Council hears about potential wheel tax hike
Article by Amy McCarty of KPC Media
ALBION — The Noble County Council will hear more on a potential increase to the wheel tax and surcharge at a special meeting Jan. 16.
Zack Smith, county engineer, spoke to the council Tuesday about a possible rate increase.
“As far as long-term sustainability, the wheel tax and surcharge is the way to go,” Smith said.
He spoke to council previously on the matter in early 2017.
Drivers in the four-county area currently pay a minimum of $7.50 in surtax in Noble County and $10 in LaGrange County. Motorists might pay more than that if they have newer or more expensive vehicles, since both counties charge their surtaxes by a percentage calculation — 10 percent in Noble County and 2 percent in LaGrange County. Most drivers, however, pay the minimum.
Noble County has about 800 miles of road, and the current funding allows the county to work on about 80-100 miles each year, Smith said. The county’s registration taxes are bringing in about $700,000 per year, which is about 25 percent of the total money used for road maintenance, he said.
Smith had proposed the county adopting a flat-rate tax last year and setting it at $15 or $20 per vehicle, due to an unexpected shortfall in revenue due to the county’s current method of assessing the surtax based on vehicle age and value. Under the current system, most drivers end up paying the minimum fee, $7.50.
Due to an increase in road funding approved by state lawmakers last spring, county officials opted to pass on any changes to the local road tax in 2017.
If Noble County were to adopt the maximum wheel tax of $80, the county’s $700,000 share in the revenue would vault to about $2.3 million, Smith said. Raising the wheel tax to a flat rate of $25 would increase the revenue to nearly $1.5 million.
Smith said that buggies currently are charged a flat rate of $50 and bring in approximately $25,000 in revenue.
“We’re on the right path on upgrading infrastructure,” council Vice President Jerry Jansen said. “If the money runs out, that’s a big deal. This is serious stuff.”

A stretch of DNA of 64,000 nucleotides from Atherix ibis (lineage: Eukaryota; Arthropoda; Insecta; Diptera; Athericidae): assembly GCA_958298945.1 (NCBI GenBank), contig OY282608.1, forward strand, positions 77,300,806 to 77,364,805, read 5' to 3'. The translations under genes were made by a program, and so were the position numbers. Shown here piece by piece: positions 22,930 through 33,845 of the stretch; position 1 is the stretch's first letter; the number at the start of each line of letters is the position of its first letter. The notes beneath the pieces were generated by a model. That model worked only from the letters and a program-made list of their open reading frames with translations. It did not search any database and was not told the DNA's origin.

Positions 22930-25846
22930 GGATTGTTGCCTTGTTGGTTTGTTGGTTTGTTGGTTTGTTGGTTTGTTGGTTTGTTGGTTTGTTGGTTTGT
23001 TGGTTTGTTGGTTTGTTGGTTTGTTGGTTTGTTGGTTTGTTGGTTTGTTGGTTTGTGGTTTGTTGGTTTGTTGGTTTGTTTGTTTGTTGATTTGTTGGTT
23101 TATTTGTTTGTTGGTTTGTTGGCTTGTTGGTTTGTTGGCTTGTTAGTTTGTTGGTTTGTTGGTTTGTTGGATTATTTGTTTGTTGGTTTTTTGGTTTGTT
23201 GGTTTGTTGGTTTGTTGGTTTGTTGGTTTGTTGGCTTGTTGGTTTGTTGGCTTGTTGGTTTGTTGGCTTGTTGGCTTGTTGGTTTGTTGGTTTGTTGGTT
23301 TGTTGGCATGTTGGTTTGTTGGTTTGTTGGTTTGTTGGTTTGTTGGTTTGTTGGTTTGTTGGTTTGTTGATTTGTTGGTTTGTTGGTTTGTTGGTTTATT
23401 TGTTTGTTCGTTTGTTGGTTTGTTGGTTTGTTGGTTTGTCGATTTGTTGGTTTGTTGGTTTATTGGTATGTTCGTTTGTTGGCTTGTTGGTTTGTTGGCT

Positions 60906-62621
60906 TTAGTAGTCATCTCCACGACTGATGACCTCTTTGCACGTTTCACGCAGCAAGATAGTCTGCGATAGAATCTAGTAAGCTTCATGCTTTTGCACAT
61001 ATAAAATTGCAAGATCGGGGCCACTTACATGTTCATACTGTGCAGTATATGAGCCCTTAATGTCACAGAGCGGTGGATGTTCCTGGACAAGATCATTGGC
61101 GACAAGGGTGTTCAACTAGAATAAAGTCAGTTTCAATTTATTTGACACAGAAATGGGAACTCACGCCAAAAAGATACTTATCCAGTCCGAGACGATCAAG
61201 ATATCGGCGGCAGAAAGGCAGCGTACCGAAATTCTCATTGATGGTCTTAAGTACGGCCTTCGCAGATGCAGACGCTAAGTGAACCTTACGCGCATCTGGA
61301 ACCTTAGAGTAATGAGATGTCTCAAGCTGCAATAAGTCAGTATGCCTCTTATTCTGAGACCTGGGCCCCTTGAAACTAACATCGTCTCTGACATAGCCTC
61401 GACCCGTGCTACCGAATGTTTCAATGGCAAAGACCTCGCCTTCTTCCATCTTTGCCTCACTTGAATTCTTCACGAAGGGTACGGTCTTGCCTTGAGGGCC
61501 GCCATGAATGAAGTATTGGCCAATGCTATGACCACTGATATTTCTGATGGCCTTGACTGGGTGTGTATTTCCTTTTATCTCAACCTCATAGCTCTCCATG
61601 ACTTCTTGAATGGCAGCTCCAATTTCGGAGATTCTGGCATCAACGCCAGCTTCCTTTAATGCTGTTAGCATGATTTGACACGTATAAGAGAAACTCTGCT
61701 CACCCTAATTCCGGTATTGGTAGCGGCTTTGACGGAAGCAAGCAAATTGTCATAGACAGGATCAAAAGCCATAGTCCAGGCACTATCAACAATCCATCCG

The council will hear more on the matter on Jan. 16 at 4 p.m. Before a final decision is made, there will be public hearings, according to Smith, who said he believes a flat rate is the way to go.
“A flat fee is the better way to go,” he said. “A car is a car and does the same amount of damage (to the roadways).”
Council members also heard from Noble County Prosecutor Eric Blackman, who asked that money from the prosecutor’s Title IV-D Incentive Fund be used to pay bonuses as an incentive to employees from his department who reach specific criteria in their efforts to collect on those delinquent in child support payments.
General agreement from the council was that much work had been done to tweak job classification, salary and benefit packages for county employees and, at this time, the employees are doing well with employment packages. In an effort to remain fair, allowing bonuses for one department, when the others could not receive them, would not be fair.
After a lengthy back-and-forth, the council voted to discontinue the discussion.
In other business, the council:
• Voted on to install Denise Lemmon as council president and Jerry Jansen as vice president.
• Accepted the reappointment of Jeff Phillips to the Property Tax Assessment Board of Appeals.
• Voted to retain the list of council committee and liaison assignments.
• Heard that the current population of the Noble County Jail is 116, with seven individuals on work release. The jail has seen a slight increase in the overall population for the year, according to Noble County Sheriff Doug Harp.
• Approved a 10-year tax abatement and resolution for B&J Medical for $3.5 million to be verified by March 31. The company plans to add approximately 16 jobs at its location on U.S. 6 west of Kendallville.